Music, the Environment, Prisons, and the Cherokee Language Among Topics
Whether you’re looking to learn more about Appalachia or just be entertained, the Liston B. Ramsey Center for Regional Studies at Mars Hill University has an exciting and eclectic lineup of programs and exhibitions for the 2018 spring semester. All programs are free of charge and open to the public.
The Ramsey Center will kick off the season on Tuesday, February 6, at 3:30 p.m., with Unveiling Our Treasures: From the Mountain to the Valley. In this presentation, Hart-Melvin Archival Research Fellows Laura Boggess and Patricia Thompson will discuss how Madison County’s landscape has changed over the years.
Next up, on Thursday, February 15 at 7:00 p.m., is the inaugural screening of the new film series Reel Appalachia. The Ralph Stanley Story (dir. Herb E. Smith, 2000, 80 mins) will be screened, followed by a Q&A with IBMA award-winner Gary Reid, author of The Music of the Stanley Brothers. Other films in the series include Up the Ridge (2006), screening date to be announced, which explores the private prison industry through the lens of a coal-producing town in Kentucky; and First Language: The Race to Save Cherokee (2016), on April 25, about efforts by the Eastern Band of Cherokee to preserve the Cherokee language. The films begin at 7:00 p.m., so there is plenty of time before the film to grab dinner at one of downtown Mars Hill’s Main Street restaurants.
Appalachian Evenings: A Lecture Series will begin February 22 at 6:00 p m. Curator Ann Miller Woodford will discuss her exhibition, When All God’s Children Get Together: A Celebration of the Lives and Music of African-American People in Far Western North Carolina (on loan from the Mountain Heritage Center, Western Carolina University), which will be displayed at the Ramsey Center until March 9. Other Appalachian Evenings include The View from Home: Images of Appalachia and the Rural-Urban Divide, a talk by Tim Marema, editor of the Center for Rural Strategies’ The Daily Yonder (March 8); and Between Slavery and the Want of Railroads: Reconstruction in Western North Carolina, a talk with ETSU professor Steven E. Nash (April 12).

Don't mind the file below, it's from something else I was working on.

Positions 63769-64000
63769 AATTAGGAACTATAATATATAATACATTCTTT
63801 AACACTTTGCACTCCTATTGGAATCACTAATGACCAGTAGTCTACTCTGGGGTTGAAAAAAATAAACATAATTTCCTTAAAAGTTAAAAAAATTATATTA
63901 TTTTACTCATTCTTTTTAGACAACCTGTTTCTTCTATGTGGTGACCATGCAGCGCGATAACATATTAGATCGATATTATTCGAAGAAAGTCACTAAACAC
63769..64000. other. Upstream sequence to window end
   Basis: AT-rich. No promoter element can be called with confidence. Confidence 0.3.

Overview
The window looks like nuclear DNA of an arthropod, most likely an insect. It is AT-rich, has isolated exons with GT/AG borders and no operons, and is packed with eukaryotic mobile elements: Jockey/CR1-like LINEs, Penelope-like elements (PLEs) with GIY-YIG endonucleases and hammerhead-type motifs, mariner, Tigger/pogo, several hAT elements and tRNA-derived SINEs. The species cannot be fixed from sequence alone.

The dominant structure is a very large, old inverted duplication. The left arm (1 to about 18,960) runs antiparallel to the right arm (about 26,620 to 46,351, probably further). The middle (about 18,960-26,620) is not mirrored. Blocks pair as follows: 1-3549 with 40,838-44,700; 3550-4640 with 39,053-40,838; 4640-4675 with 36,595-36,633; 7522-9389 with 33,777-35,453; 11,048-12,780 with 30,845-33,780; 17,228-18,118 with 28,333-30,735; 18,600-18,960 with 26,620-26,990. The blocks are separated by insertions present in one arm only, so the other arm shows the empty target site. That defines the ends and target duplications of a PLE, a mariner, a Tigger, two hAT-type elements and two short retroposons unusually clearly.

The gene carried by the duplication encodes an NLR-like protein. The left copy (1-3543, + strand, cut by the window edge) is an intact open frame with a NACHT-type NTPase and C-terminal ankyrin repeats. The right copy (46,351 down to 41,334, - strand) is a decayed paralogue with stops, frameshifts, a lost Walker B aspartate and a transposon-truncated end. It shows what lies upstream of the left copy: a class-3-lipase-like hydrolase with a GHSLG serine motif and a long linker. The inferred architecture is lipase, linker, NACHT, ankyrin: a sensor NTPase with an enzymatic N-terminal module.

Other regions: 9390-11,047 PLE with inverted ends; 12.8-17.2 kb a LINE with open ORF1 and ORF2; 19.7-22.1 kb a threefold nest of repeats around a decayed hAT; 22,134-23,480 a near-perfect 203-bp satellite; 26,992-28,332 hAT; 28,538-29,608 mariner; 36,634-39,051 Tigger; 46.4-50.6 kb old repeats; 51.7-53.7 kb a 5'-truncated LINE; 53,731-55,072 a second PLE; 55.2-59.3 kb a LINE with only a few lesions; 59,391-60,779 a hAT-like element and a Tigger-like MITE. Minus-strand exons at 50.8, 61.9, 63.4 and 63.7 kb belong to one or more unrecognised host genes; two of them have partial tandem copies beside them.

If you are looking for a daytime activity, you might be interested in attending Around Here: Coffee and Conversation, which starts Monday, February 26 at 3:30 p.m. Complimentary coffee and cookies will be provided. The first talk will be A History of Spreading the Gospel through Music: From Slave Spirituals to Civil Rights, with professor David Gilbert, author of The Product of Our Souls: Ragtime, Race, and the Birth of the Manhattan Music Marketplace (UNC press, 2015). Later topics in the series include World War One and the opioid crisis.
About the Liston B. Ramsey Center for Regional Studies
The Ramsey Center offers programs that explore the rich history and culture of Southern Appalachia, houses the Southern Appalachian Archives, and presents the annual Bascom Lamar Lunsford “Minstrel of Appalachia” Festival, which takes place in early October. For more information: 828-689-1115, email@example.com, www.mhu.edu/ramsey-center
About Mars Hill University
Mars Hill University is a premier private, liberal arts institution offering over 30 baccalaureate degrees, as well as master’s degrees in criminal justice, elementary education, and management. Founded in 1856 by Baptist families of the region, the campus is located just 20 minutes north of Asheville in the mountains of western North Carolina. The university’s Asheville Center for Adult and Graduate Studies is located on Airport Road in Arden.